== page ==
Silicosis is a debilitating lung disease caused by exposure to small particles of silica, a natural mineral found in sand, rock, and mineral ores like quartz. Workers in many industries, such as mining, construction, masonry, stone countertop manufacturing and installation, steel industry work, and glass manufacturers, risk exposure to silica. When they breathe in the tiny particles of this toxic substance, the particles can become trapped in their lungs. The result can be the development of silicosis, an incurable and sometimes fatal lung disease. Sadly, it is very preventable.
Three Types of Silicosis You Could Develop
Like a number of occupational illnesses, silicosis can take years or decades to develop after a worker has been exposed to silica. This makes it more challenging to link the disease to the employee’s job or to even make the connection that this could be possible. There are three types of silicosis:
- Acute silicosis. This results from a large amount of exposure to silica over a short period of time. It can cause a cough, weight loss, and fatigue within a few weeks after exposure, but generally takes five to ten years to develop. In addition, the lungs can become inflamed and fill with liquid, causing the person to experience shortness of breath and low oxygen levels.
- Chronic silicosis. This is usually caused by relatively constant levels of exposure over seven to ten years and can take between 10 and 30 years after exposure to develop. The person’s lungs can be extensively scarred or swollen, and this can cause the person to experience significant difficulties breathing.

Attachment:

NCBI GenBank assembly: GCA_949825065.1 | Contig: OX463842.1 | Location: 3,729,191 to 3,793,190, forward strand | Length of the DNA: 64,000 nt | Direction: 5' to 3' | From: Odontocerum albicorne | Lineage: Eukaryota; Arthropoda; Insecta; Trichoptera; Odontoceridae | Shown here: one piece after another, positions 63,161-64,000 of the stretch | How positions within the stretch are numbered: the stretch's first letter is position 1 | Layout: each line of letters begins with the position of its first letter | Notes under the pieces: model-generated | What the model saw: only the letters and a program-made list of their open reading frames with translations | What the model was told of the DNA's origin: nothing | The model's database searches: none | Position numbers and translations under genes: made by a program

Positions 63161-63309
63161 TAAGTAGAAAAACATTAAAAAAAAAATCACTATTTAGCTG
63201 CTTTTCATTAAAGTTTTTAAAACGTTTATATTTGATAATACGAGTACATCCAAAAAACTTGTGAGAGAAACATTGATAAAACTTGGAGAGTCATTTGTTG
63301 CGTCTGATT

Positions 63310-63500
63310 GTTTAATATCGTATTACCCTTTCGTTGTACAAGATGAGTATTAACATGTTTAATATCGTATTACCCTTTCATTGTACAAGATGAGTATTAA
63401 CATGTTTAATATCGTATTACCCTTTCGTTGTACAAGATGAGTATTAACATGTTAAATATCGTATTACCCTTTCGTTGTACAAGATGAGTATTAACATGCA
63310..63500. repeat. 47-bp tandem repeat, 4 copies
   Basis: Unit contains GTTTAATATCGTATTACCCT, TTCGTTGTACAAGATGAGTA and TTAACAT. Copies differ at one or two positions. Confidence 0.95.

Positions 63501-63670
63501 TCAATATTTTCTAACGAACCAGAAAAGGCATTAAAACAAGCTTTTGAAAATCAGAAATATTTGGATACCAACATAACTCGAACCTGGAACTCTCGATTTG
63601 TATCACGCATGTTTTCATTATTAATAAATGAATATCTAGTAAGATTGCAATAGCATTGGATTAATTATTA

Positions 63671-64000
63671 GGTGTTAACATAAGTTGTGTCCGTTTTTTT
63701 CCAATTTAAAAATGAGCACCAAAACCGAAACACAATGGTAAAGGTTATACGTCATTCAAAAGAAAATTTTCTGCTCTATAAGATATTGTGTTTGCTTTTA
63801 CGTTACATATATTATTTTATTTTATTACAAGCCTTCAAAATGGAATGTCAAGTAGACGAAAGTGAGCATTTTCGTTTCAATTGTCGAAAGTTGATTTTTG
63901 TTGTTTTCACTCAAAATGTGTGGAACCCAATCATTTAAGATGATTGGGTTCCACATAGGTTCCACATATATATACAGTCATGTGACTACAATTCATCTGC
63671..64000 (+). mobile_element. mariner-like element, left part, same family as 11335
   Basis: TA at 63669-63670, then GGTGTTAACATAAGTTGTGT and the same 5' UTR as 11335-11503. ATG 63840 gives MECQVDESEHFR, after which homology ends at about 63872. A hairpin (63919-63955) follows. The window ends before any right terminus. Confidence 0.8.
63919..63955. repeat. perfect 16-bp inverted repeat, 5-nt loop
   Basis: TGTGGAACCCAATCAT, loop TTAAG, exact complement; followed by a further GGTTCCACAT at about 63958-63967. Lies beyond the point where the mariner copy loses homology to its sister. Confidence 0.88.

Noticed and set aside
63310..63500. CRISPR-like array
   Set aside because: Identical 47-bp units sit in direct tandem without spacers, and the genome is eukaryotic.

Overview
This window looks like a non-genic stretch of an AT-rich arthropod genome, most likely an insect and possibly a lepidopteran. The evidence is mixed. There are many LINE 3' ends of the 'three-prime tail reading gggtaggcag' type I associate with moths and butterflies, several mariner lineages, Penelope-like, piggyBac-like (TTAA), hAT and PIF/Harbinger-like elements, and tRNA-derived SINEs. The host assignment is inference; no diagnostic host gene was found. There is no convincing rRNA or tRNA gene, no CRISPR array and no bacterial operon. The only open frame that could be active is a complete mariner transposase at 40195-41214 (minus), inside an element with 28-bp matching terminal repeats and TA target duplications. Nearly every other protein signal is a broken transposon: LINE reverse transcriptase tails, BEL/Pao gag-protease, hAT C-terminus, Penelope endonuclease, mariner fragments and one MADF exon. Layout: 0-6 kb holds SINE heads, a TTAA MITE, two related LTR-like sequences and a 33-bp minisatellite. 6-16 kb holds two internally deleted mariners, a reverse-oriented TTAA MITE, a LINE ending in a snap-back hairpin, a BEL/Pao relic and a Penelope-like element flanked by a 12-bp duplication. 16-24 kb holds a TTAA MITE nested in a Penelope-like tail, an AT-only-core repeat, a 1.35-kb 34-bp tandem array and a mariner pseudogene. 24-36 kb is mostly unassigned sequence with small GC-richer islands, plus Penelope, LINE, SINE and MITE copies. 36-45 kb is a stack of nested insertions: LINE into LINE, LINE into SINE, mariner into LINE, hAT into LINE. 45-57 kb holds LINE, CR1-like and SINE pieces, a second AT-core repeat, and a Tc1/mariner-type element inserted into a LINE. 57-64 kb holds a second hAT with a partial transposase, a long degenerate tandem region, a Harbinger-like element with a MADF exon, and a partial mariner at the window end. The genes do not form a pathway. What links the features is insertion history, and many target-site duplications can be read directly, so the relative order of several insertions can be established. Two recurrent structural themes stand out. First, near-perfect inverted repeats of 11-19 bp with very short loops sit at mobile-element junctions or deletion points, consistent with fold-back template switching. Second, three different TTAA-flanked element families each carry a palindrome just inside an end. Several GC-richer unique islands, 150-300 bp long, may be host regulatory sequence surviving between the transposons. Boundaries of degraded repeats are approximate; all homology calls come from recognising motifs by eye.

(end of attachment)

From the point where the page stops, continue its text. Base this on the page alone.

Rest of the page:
- Accelerated silicosis. Symptoms emerge within 10 years of exposure and are similar to those of chronic silicosis, except they occur faster.
Can Silicosis Be Treated?
Even if the worker has no further exposure to silica, his silicosis will continue to progress once it begins to develop. So he could literally become sick years or decades after working at a job where he was exposed to silica. Symptoms often include one or more of these:
- Loss of appetite
- Sharp chest pains
- Shortness of breath and wheezing
- Bluish discoloration of the lips
Unfortunately, silicosis is a progressive disease with no cure. Some people with severe symptoms could need oxygen—sometimes on a long-term basis—or to be placed on a ventilator. Often, people must take inhaled steroids, bronchodilators, and/or oral steroids to decrease sputum production and relax the airways. For some patients, a heart and lung transplant could be the only hope.
Monitoring the disease on a long-term basis is critical to relieve symptoms, prevent complications, and avoid infections that often occur for patients with serious chronic lung diseases. This includes monitoring the person for active tuberculosis as many patients have latent TB infections. Workers who develop this disease need fairly constant medical care because it could quickly develop into respiratory failure and death—especially with acute silicosis.
How Workers’ Comp Can Help If You Develop Silicosis
If you are diagnosed with silicosis and it was caused by silica exposure at work, you could be entitled to workers’ compensation benefits to pay for your medical treatments and wages while you are off work being treated for your disease or the infections and other lung complications you could suffer. As the disease progresses, you may find yourself unable to perform your physically demanding job. If this happens, you could be entitled to workers’ compensation and social security disability payments. An experienced workers’ compensation attorney can help structure your settlement so that you—and not the Social Security Administration—receive your workers’ comp benefits.
If you developed silicosis or suffered another workplace injury, start an online chat or call me at 877-360-0183 to schedule a free, no-obligation consultation.